Finding the Chao Mae Tuptim Shrine can prove to be slightly difficult if you do not know where to look. The easiest way is to go directly to the Swissotel hotel, which is right on Wireless Rd., off of the Ploenchit BTS station. If you ask one of the very friendly security guards where the shrine is they will happily point you in the correct direction, down next to the garages where you might just miss it if you don’t keep your eyes peeled.

The great thing about this location is that it is right next to the Chao Phraya River. Close by there is a pier where you can hop on a river boat taxi to other beautiful destinations throughout Bangkok.

Katie Davos, research intern

About Me – Greetings from Bhutan

My name is Jigme Namgyel and I am 24 years old and I am a research intern with ATMA SEVA. My parents are from Bumthang, one of the most popular tourist destinations in Bhutan. I grew up in Wangduephodrang, a place well known for its windy weather, and for that reason, most people nick named it ‘Windy-phodrang’. I completed highschool from Bajothang Higher Secondary School in Wangduephodrang in 2008 and then got an opportunity to enroll in the country’s oldest College, Sherubtse College. I received a Bachelor Degree in Political science and Sociology in 2012, although back in 2009 I didn’t have a clue which course I would be studying for the next three years. It turned out to be a very interesting course, especially Sociology, which developed in me a passion for writing. I learnt how to express myself better through words, which is the reason why I named my blog ‘Potency of Words’.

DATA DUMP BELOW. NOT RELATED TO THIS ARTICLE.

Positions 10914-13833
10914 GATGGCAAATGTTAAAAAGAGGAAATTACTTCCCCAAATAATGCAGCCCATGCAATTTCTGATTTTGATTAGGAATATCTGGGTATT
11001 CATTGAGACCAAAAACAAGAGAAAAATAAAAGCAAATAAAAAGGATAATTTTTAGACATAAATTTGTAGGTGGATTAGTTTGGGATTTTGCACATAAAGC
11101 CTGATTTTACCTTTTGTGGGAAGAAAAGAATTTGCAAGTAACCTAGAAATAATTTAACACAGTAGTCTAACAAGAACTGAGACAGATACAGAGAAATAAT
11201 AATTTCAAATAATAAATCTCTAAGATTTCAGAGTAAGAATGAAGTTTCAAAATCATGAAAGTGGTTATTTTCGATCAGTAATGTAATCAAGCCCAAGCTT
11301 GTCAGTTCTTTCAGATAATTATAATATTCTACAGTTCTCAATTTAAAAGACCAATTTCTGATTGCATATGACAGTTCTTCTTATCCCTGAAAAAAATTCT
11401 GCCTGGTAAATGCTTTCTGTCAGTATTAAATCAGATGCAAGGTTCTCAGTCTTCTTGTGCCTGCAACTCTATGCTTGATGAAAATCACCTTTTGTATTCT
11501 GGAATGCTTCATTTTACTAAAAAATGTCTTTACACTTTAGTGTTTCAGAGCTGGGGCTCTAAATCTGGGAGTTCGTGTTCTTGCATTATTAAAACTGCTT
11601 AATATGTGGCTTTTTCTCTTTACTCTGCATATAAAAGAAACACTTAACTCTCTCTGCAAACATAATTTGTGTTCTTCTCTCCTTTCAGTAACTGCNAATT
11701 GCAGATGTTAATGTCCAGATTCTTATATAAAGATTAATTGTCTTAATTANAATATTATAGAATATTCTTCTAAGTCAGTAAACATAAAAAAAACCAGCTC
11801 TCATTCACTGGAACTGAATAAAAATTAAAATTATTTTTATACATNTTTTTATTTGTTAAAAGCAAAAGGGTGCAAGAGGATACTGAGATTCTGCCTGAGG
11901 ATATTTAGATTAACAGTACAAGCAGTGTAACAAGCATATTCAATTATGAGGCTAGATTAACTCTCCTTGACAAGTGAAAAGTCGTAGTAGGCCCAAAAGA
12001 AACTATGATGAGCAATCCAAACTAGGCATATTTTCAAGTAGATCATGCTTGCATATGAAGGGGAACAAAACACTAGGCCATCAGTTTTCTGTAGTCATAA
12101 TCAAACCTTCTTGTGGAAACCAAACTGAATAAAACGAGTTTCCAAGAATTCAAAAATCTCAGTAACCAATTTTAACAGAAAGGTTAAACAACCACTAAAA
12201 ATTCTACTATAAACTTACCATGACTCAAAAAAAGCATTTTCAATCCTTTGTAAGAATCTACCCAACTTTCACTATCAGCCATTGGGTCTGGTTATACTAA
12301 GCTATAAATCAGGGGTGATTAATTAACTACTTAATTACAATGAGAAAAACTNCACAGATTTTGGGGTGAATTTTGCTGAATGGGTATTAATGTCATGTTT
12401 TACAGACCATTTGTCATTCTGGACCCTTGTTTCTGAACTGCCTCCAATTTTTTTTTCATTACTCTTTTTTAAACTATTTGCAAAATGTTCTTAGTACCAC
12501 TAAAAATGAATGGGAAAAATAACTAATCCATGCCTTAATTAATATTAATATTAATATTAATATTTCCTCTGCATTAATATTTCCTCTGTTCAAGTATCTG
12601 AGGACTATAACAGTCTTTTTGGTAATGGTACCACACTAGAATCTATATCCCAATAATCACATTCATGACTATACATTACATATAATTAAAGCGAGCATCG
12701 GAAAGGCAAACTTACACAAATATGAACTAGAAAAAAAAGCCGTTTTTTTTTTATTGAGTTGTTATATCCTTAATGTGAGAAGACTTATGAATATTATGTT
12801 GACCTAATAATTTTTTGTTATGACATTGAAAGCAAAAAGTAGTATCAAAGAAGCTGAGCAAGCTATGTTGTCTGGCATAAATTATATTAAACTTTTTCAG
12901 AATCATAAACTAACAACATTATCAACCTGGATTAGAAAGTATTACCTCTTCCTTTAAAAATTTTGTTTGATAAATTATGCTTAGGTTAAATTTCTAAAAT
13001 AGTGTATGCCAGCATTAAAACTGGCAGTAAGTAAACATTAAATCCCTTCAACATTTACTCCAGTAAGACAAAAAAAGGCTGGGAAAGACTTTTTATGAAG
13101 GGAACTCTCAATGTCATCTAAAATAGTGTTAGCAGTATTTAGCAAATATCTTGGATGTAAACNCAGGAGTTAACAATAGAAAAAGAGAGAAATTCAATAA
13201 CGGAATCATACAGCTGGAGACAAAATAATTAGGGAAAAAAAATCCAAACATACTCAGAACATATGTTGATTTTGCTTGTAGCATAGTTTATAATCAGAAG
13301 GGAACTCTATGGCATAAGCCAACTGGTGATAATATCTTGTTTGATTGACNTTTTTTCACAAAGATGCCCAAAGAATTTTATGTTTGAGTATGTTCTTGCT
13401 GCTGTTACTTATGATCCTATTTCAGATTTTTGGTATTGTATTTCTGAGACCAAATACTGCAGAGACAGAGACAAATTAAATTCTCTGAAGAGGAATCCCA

Jimmi3706I created this blog to encourage myself to keep writing because I realized that many people give up their passion as soon as they graduate from college, especially when it’s related to writing. My blog is unknown to the rest of the world, a secluded one perhaps, but it means a lot to me. It allows me write what I want, or helps define who I am. Being influenced by one of my friends, I developed this habit of blogging while I was in college. Back then I didn’t know how it works and I spent several days learning the basics.

Jimmi3639Photography is another ardor that I loved the most. I find taking picture of places and people around as something very amusing. It helps me relive and embellish my past; indeed a jovial mood festers in me whenever I go through them. Apart from those, playing guitar and drawing (sketching) are also my favorite pastimes.